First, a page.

The Image of Irelande by John Derricke, 1581, plate 11
This rebell stoute, in traytrous sorte, that rose agaynst his Prince,
And sought by bloudy broyles of warre her scepter to convince,
So long as fortune did support his devilish enterprice,
So long ambition blinded quight his karnish knavish eyes,
And moude him proudly to usurpe the title not his owne,
As one that might enjoy the fruite which other men had sowne.
But when his mistres did revoke her former goode successe,
And left the roge in greevous bandes of sore and deepe distresse,
He then bewaylde his former lyfe, and pagentes playde in vayne,
Repentyng that her highnes lawes he held in such disdayne;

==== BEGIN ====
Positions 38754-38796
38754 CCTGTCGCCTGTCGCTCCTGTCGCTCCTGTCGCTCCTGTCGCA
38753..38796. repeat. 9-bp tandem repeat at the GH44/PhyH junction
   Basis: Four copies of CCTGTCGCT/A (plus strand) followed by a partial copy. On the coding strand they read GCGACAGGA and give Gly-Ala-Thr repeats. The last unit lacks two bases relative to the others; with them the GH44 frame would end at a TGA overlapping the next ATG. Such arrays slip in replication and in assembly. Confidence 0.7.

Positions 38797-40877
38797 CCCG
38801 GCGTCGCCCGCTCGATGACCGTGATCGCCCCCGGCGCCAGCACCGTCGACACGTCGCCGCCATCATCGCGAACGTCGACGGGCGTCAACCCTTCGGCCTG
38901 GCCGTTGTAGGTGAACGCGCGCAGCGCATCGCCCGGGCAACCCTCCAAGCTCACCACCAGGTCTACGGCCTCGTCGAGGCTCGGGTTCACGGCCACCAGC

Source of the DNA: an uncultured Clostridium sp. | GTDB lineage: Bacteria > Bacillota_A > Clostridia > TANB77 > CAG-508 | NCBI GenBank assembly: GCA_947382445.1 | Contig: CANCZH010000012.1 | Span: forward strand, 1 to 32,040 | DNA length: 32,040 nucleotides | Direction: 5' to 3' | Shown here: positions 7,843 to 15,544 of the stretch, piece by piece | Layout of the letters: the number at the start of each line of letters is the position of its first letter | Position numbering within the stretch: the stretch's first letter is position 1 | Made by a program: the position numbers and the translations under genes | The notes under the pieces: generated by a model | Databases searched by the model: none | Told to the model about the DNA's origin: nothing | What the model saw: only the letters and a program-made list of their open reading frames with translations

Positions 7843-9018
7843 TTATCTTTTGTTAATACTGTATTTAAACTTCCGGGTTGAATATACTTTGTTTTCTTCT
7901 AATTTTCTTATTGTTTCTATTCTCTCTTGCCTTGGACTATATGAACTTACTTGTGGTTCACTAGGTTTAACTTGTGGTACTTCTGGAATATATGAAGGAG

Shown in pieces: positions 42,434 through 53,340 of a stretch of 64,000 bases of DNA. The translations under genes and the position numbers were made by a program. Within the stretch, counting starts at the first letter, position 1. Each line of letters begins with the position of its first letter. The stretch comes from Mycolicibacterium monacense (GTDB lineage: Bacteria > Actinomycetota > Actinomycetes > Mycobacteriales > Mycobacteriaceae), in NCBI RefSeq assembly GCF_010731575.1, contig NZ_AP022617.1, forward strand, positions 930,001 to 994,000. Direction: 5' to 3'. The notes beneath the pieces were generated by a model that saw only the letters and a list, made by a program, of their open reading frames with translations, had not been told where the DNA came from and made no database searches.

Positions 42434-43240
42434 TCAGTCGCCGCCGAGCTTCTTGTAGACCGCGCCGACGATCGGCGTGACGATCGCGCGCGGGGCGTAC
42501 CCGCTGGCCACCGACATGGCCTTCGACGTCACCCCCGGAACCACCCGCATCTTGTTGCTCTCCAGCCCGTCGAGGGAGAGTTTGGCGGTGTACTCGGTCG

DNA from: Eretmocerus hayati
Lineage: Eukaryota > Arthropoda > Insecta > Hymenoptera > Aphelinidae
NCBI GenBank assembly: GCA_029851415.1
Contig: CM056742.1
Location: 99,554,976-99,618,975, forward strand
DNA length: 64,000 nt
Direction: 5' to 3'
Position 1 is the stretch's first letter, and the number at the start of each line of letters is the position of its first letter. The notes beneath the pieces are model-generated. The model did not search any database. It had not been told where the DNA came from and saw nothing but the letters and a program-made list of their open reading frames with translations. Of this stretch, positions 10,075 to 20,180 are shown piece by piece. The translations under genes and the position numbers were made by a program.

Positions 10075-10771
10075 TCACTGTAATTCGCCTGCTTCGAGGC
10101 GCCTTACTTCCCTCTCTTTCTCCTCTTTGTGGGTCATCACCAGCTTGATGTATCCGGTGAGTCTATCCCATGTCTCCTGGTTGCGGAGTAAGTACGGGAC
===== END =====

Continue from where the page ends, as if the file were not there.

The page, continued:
But all to late his folly sought his greeffor to recure,
When that agaynst his will he must her heavy stroke endure;
For though at first he founde successe, the sweet, once past, came sowre,
And overthrew his glorious state in minute of an houre,
So as his raigne endurde not long, but tombled in the myre,
Because he sinde in that he moude our noble Queene to ire.
O lamentable thyng to see ambition clyme so high,
When superstitious pride shall fall in twynckling of an eye!
For such is every rebells state, and evermore hath bene,
And let them never better speede that ryse agaynst our Queene.
Ve mihi misero ("Woe to miserable me")
Ve atque dolor ("Woe and sorrow")
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|current||16:30, September 30, 2010||1,200 × 849 (531 KB)||Nicknack009||''The Image of Irelande'' by John Derricke, 1581, plate 11 Text: This rebell stoute, in traytrous sorte, that rose agaynst his Prince,<br> And sought by bloudy broyles of warre her scepter to convince,<br> So long as fortune did support his devilish|